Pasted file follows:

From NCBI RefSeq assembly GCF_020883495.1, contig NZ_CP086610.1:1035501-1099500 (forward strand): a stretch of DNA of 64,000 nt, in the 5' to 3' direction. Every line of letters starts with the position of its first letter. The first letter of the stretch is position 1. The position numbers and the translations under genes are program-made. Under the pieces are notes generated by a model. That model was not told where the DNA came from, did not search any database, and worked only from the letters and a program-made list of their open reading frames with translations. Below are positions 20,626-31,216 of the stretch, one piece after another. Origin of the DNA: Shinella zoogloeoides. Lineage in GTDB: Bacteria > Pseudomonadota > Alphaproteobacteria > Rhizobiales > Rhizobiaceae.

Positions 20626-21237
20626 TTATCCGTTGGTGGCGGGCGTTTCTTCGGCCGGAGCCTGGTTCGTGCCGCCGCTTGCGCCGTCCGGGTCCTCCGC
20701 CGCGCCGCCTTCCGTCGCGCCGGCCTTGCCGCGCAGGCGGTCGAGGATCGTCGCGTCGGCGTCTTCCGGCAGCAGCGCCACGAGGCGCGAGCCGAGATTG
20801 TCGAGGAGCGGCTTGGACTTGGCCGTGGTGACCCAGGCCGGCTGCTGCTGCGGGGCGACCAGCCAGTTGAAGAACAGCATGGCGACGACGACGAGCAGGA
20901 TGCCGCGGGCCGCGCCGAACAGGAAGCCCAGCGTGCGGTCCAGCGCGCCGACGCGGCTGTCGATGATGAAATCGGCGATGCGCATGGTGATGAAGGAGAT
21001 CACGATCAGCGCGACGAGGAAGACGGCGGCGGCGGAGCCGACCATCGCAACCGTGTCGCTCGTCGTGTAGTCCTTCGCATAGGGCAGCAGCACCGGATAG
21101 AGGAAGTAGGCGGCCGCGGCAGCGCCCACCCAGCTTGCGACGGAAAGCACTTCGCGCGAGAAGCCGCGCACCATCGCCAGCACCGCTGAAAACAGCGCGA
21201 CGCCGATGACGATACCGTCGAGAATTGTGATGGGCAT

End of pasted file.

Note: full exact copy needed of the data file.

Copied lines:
From NCBI RefSeq assembly GCF_020883495.1, contig NZ_CP086610.1:1035501-1099500 (forward strand): a stretch of DNA of 64,000 nt, in the 5' to 3' direction. Every line of letters starts with the position of its first letter. The first letter of the stretch is position 1. The position numbers and the translations under genes are program-made. Under the pieces are notes generated by a model. That model was not told where the DNA came from, did not search any database, and worked only from the letters and a program-made list of their open reading frames with translations. Below are positions 20,626-31,216 of the stretch, one piece after another. Origin of the DNA: Shinella zoogloeoides. Lineage in GTDB: Bacteria > Pseudomonadota > Alphaproteobacteria > Rhizobiales > Rhizobiaceae.

Positions 20626-21237
20626 TTATCCGTTGGTGGCGGGCGTTTCTTCGGCCGGAGCCTGGTTCGTGCCGCCGCTTGCGCCGTCCGGGTCCTCCGC
20701 CGCGCCGCCTTCCGTCGCGCCGGCCTTGCCGCGCAGGCGGTCGAGGATCGTCGCGTCGGCGTCTTCCGGCAGCAGCGCCACGAGGCGCGAGCCGAGATTG
20801 TCGAGGAGCGGCTTGGACTTGGCCGTGGTGACCCAGGCCGGCTGCTGCTGCGGGGCGACCAGCCAGTTGAAGAACAGCATGGCGACGACGACGAGCAGGA
20901 TGCCGCGGGCCGCGCCGAACAGGAAGCCCAGCGTGCGGTCCAGCGCGCCGACGCGGCTGTCGATGATGAAATCGGCGATGCGCATGGTGATGAAGGAGAT
21001 CACGATCAGCGCGACGAGGAAGACGGCGGCGGCGGAGCCGACCATCGCAACCGTGTCGCTCGTCGTGTAGTCCTTCGCATAGGGCAGCAGCACCGGATAG
21101 AGGAAGTAGGCGGCCGCGGCAGCGCCCACCCAGCTTGCGACGGAAAGCACTTCGCGCGAGAAGCCGCGCACCATCGCCAGCACCGCTGAAAACAGCGCGA
21201 CGCCGATGACGATACCGTCGAGAATTGTGATGGGCAT